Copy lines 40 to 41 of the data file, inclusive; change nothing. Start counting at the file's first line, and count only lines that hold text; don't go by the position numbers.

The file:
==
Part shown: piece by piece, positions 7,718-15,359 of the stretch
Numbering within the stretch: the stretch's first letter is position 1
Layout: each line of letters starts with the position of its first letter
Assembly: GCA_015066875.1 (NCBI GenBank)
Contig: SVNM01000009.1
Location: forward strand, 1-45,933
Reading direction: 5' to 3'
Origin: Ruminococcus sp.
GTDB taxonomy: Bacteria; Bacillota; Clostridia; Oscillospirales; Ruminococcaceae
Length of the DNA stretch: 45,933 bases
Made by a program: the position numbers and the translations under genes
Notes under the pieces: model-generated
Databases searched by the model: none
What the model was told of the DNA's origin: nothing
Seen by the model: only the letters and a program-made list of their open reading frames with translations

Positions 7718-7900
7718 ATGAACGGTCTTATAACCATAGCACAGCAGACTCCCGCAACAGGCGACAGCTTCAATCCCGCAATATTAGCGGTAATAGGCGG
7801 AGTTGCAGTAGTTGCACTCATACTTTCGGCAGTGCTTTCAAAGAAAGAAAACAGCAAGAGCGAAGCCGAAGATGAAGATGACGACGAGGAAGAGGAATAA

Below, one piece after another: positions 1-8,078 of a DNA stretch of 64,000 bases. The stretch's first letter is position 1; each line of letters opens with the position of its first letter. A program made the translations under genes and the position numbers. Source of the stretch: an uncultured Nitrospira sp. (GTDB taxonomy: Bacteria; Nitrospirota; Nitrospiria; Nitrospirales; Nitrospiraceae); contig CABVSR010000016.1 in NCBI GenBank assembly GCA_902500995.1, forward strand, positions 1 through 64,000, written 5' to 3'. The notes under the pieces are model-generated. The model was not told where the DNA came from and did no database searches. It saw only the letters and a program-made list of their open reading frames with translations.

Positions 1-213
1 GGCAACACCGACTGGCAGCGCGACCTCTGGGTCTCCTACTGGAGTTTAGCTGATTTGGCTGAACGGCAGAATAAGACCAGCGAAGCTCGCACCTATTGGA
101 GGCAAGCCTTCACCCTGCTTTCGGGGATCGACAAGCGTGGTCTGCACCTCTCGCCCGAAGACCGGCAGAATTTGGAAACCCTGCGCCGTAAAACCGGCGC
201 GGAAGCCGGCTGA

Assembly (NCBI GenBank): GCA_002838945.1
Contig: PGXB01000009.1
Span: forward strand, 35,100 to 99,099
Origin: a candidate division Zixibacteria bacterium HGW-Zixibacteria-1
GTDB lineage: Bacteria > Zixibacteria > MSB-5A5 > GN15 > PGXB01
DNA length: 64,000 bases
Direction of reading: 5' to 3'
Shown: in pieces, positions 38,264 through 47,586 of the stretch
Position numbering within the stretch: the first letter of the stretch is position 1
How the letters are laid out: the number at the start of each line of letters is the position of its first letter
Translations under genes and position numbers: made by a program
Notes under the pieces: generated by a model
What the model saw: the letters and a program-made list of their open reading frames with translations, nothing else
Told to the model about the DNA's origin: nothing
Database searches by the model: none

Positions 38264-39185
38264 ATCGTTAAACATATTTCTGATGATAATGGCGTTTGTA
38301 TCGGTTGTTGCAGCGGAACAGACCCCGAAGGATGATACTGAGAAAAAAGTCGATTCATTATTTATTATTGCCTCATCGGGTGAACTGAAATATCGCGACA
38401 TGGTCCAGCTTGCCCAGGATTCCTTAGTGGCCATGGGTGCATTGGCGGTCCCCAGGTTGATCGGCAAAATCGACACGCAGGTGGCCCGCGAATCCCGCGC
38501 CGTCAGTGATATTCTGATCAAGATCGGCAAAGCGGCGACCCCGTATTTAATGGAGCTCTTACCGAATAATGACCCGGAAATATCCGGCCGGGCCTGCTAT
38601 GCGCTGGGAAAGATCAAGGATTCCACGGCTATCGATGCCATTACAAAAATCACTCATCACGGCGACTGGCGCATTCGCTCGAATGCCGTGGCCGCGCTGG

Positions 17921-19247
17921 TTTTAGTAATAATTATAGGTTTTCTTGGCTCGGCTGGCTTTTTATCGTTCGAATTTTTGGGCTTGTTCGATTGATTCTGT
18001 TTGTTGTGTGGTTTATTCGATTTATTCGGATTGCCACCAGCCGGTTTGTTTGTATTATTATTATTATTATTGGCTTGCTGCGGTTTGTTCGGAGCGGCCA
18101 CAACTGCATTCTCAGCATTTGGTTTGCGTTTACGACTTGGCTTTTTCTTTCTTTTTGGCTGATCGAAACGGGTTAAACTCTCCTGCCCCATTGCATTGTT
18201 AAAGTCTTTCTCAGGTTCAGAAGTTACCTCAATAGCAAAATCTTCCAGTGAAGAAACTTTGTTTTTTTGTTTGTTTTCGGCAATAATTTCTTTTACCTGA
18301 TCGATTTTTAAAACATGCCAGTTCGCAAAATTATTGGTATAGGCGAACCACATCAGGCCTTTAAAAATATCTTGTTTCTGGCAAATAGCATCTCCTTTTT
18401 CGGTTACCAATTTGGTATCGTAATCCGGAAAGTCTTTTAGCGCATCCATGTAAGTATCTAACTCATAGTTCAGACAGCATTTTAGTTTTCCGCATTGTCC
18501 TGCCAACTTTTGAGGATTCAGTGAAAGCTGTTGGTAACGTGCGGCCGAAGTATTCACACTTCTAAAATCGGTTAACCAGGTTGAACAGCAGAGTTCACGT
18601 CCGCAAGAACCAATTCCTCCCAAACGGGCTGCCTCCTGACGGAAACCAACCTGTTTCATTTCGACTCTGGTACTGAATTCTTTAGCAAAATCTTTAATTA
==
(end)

38264 ATCGTTAAACATATTTCTGATGATAATGGCGTTTGTA
38301 TCGGTTGTTGCAGCGGAACAGACCCCGAAGGATGATACTGAGAAAAAAGTCGATTCATTATTTATTATTGCCTCATCGGGTGAACTGAAATATCGCGACA